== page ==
by Kate Ashford | Forbes
About one in eight homebuyers is buying a second home, according to research from the National Association of Realtors. And summer is a time of year when buyers think about it.
Consider: You’ve just had a great summer trip to a relaxing location, and you’re wondering whether you should get yourself a permanent place there. Or you’re emerging from a long, cold winter, and you’re thinking of snagging a condo somewhere warm where you can escape in January.
Before you start putting a down payment together, here’s what you should ask yourself:
Where is it? It’s nice to contemplate a second place in Florida when you live in upstate New York—but are you going to want to jump on a plane several times a year to get there? “It’s ideal to be able to get to your vacation home within a two-hour window, especially if you are working or have a young family,” says Elizabeth Scheiderer, a financial planner in Mayfield Heights, OH. “You’re much more likely to actually use it.”
It’s also wise to think about whether you’re purchasing in an area that experiences severe weather during the year. “Purchasing a second home in a hurricane prone area is not the best decision, which I wish I had known a decade ago when we purchased a second home on Hilton Head Island,” says Thomas Balcom, a financial planner in Lauderdale-by-the-Sea, FL. “Our primary residence is in South Florida, which is often in the ‘cone’ of many hurricanes. This was a hard lesson to learn two years ago when both homes experienced damage during back-to-back storms.”
Have you visited more than once? Ideally, you’ll want to spend a solid amount of time in a location before buying property there. “Get to know the area and whether it’s going to offer you a potential boost in the future or if it’s an area that may suffer economically,” says Monica Dwyer, a financial planner in West Chester, OH. “Does it rely on a specific industry or company, and what would happen if there were a slump in the economy? Find a real estate agent that has a lot of local experience that could help you figure this out.
Would you rent it? If you plan to rent the property to help with expenses, first make sure the community allows short-term rentals. Plan for additional expenses, including a management company, potential damages and repairs, and for the property to go unrented for some periods. “If you use the property for personal use for more than 14 days during the year, then a portion of the expenses will not be tax deductible,” says Nicole Theisen Strbich, a financial planner in Alexandria, VA. “If you are married and your adjusted gross income is above $150,000, any losses from the rental property will not be tax deductible and are carried forward to future years.”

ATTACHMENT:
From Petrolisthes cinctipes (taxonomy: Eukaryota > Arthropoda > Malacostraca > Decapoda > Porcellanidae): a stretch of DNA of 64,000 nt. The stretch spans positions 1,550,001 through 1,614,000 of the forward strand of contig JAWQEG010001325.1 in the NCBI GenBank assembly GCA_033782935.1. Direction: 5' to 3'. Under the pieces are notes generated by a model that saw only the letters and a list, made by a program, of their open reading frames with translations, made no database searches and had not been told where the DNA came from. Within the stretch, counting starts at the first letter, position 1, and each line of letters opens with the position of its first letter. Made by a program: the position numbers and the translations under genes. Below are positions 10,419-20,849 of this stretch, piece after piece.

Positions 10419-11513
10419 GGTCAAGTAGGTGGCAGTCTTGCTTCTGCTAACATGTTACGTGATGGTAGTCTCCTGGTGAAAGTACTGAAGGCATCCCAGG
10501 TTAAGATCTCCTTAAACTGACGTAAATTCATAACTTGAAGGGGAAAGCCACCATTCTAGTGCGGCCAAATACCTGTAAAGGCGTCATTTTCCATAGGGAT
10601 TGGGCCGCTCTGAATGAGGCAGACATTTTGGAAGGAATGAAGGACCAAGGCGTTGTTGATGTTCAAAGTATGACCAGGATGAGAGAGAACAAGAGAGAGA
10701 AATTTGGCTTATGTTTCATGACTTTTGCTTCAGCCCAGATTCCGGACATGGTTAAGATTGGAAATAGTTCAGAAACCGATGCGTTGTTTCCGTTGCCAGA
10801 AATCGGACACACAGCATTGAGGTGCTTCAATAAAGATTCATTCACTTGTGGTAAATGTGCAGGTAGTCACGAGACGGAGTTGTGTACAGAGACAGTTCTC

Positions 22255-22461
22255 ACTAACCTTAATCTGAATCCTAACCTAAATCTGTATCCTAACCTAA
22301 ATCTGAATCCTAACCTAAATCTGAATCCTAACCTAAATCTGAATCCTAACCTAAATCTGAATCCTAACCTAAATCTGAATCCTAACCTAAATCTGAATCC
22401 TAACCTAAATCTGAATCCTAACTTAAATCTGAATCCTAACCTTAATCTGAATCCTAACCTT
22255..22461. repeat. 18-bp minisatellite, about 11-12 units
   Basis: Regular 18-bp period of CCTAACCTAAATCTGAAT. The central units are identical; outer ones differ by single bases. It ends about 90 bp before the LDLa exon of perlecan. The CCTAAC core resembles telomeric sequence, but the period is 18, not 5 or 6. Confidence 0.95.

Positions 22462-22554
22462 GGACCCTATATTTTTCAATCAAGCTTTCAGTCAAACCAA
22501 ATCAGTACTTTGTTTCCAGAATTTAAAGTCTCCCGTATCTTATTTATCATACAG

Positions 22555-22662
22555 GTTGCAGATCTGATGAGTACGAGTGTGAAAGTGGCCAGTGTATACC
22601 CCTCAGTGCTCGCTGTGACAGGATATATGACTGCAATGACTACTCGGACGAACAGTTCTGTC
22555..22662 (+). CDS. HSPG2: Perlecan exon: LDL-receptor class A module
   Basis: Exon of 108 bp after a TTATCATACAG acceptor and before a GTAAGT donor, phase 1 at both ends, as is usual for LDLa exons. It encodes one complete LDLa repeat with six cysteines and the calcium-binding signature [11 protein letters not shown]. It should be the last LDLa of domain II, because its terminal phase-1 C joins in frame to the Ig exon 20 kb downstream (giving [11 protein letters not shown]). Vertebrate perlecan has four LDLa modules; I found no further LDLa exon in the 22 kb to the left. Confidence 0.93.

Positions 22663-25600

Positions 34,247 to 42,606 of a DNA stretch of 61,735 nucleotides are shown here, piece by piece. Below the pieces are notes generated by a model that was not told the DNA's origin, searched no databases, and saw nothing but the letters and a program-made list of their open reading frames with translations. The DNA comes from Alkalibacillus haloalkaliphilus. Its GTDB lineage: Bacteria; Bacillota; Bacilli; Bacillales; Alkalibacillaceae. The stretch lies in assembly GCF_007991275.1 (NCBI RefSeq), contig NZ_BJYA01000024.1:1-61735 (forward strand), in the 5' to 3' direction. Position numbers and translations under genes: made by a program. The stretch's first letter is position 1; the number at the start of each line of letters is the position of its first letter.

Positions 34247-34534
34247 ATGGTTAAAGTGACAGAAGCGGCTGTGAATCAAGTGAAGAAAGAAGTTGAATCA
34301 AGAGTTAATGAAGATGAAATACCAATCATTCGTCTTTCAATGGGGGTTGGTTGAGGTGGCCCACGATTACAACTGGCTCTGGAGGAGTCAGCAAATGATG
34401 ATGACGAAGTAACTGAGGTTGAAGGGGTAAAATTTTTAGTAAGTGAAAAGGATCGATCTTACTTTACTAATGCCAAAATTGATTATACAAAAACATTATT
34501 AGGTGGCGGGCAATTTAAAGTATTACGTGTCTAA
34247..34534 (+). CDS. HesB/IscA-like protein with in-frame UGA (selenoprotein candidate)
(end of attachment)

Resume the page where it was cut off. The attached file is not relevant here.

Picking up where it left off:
When would you use it? If you’re thinking of renting it out, and you primarily want to stay there when other people would want to stay there, that could be an issue. “If it’s a ski condo and you want it for skiing, that’s also when your potential rental pool would want it,” says Judy McNary, a financial planner in Boulder, CO. “Are you willing to give up use during your desired time? Or is the property in a place that is multi-seasonal that could be rented during high season but used by you happily during shoulder season?”
What kind of lifestyle do you want in retirement? If this second property is for your later years, this is an important thing to consider. “For many, they think their second home should be equivalent to their primary home, and I’d argue it doesn’t need to be,” says Brett Anderson, a financial planner in Hudson, WI. “When you evaluate your lifestyle priorities, chances are you’ll discover you won’t need to spend or invest as much into a second home.”
Have you calculated the carrying costs? Sure, you work the costs of the second mortgage into your cash flow, but have you considered the other expenses that come with a second property? “There could be HOA fees, property taxes, insurance, yard maintenance and cleaning costs,” Scheiderer says. “Especially in resort towns, these services may come at a premium price.”
Does your accountant approve? Have you run your second home dreams past your financial professional? “A wrinkle with buying a second home, stemming from the new tax code, is that the property taxes on the second property will likely not be deductible,” says Samual Boyd, a financial planner in Washington, D.C. “With a $10,000 State and Local Tax (SALT) limitation, most people won’t benefit from any property tax deduction on the second property.”
Can you still meet long-term financial goals? Will you be able to continue to save for retirement, college, a wedding or something else long-term? There’s nothing wrong with shifting a plan for a new priority, but you have to think it through. “I recently spoke with someone about this because they are thinking of building a beach house, and after going through their financial plan and the budget for the house, they may not be able to contribute as much toward their college savings goals,” says Carrie Galloway, a financial planner in New York City. “We’ve discussed and laid out that they may need to sell the beach house or downsize their current home when it comes time for their children to go to college.”
Are you counting on continuous appreciation? “We bought in 1999 and the value went straight up… until 2008, when the value plummeted, along with all real estate,” says Leon LaBrecque, a financial planner in Troy, MI. “We are back on the plus side, and right now, we’re gaining about 4% a year and paying 3.5% on the mortgage, so we are winning. Contrast that to 2009, when we were paying 3.5% and losing 20%. Ugly, and not the kind of investment we like, but we sure used the cottage.”